The parents of Ethan Song joined members of Connecticut’s congressional delegation on Wednesday to encourage lawmakers to pass Ethan’s Law at the federal level.
Ethan’s Law would require gun owners to safely secure their firearms at home. Song was 15 years old when he was killed with an unsecured firearm at a friend’s house in Guilford.
Kristin Song, Ethan’s mom, urged lawmakers to pass the bill in Congress the day before what would have been her son’s 20th birthday.
“Ethan was killed with our neighbor’s unsecured gun, which was stored in a shoebox with the ammunition,” Song said. “Instead of a negligent gun owner being arrested and prosecuted, his 14-year-old son was. This country is criminalizing our children and treating negligent gun owners as the victims.”
U.S. Sen. Chris Murphy, D-Conn., urged his colleagues to support the bill, which previously passed in the House of Representatives but failed in the Senate.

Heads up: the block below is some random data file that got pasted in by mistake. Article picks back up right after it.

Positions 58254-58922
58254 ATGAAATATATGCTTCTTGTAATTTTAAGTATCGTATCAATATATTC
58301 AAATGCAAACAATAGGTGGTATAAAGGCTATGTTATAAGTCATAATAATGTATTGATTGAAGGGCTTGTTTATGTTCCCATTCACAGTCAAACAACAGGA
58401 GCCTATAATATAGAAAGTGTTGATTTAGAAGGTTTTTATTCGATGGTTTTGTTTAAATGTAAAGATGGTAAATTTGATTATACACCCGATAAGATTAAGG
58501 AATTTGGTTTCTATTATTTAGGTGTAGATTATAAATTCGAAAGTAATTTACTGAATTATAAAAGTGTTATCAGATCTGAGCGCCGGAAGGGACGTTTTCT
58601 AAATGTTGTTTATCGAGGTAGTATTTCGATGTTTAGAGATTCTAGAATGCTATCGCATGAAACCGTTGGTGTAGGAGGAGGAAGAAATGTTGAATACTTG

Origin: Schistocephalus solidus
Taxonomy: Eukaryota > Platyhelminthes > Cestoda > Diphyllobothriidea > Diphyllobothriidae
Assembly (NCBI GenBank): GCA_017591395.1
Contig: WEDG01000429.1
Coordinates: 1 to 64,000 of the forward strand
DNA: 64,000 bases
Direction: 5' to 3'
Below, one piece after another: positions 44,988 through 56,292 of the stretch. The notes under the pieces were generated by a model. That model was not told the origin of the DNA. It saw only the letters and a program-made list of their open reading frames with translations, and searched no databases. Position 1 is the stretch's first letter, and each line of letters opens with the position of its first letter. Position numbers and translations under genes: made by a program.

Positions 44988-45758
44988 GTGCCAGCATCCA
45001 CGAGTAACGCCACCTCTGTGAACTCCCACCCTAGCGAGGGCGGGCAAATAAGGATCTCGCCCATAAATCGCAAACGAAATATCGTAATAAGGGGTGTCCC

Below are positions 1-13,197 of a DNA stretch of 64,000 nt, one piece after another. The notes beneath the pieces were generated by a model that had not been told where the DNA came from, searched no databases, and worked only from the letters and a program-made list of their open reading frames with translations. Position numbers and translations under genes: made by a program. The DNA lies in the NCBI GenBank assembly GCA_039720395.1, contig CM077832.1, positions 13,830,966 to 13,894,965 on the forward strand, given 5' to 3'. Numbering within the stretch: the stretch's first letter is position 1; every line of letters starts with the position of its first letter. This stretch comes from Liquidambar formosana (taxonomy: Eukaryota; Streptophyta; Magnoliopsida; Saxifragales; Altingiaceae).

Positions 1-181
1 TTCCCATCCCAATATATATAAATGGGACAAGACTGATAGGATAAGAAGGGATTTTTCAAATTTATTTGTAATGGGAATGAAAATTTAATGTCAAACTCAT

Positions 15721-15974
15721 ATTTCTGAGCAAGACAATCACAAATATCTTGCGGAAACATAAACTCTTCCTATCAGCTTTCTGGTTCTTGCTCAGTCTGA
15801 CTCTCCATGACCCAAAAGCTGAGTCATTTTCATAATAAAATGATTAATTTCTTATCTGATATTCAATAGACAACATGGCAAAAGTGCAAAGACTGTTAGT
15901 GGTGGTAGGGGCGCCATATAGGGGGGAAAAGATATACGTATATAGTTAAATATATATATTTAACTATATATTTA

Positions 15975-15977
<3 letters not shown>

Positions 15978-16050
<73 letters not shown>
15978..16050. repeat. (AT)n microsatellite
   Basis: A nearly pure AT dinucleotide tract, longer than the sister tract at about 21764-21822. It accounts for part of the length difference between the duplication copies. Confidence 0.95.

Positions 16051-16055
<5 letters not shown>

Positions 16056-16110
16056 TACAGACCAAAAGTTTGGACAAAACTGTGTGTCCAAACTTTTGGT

“Connecticut has a gun violence rate 400% lower than the states in this country with the loosest gun laws,” Murphy said. “That’s not a coincidence. That’s because we have passed laws, like Ethan’s Law, that have made it just a little bit harder for the wrong people to get their hands on dangerous weapons.”
Sen. Richard Blumenthal, D-Conn., said he plans to reintroduce the bill this year.
“These shootings are not accidents,” Blumenthal said. “They are not accidents any more than drunk driving crashes are accidents. They are preventable. They are senseless and unnecessary, and Ethan’s Law at the federal level is going to come.”
Rep. Rosa DeLauro. D-3rd District, said the bill already has 110 co-sponsors in the House of Representatives.
“This bill honors the memory of Ethan Song and all the work his parents continued to do to create and to implement safe gun storage laws across Connecticut and across our nation,” DeLauro said.
New Haven Mayor Justin Elicker met the Song family and U.S. congressional members from Connecticut at the New Haven Botanical Garden of Healing Dedicated to Victims of Gun Violence.
Elicker said three people have already been killed by guns in his city this year.
“In 2020, in August, we lost a young person of 8. That could have been prevented, had there been safe storage of a gun in that young boy’s home,” Elicker said.
The bill will be introduced in the House of Representatives on Jan. 31 — exactly five years since the day Ethan died.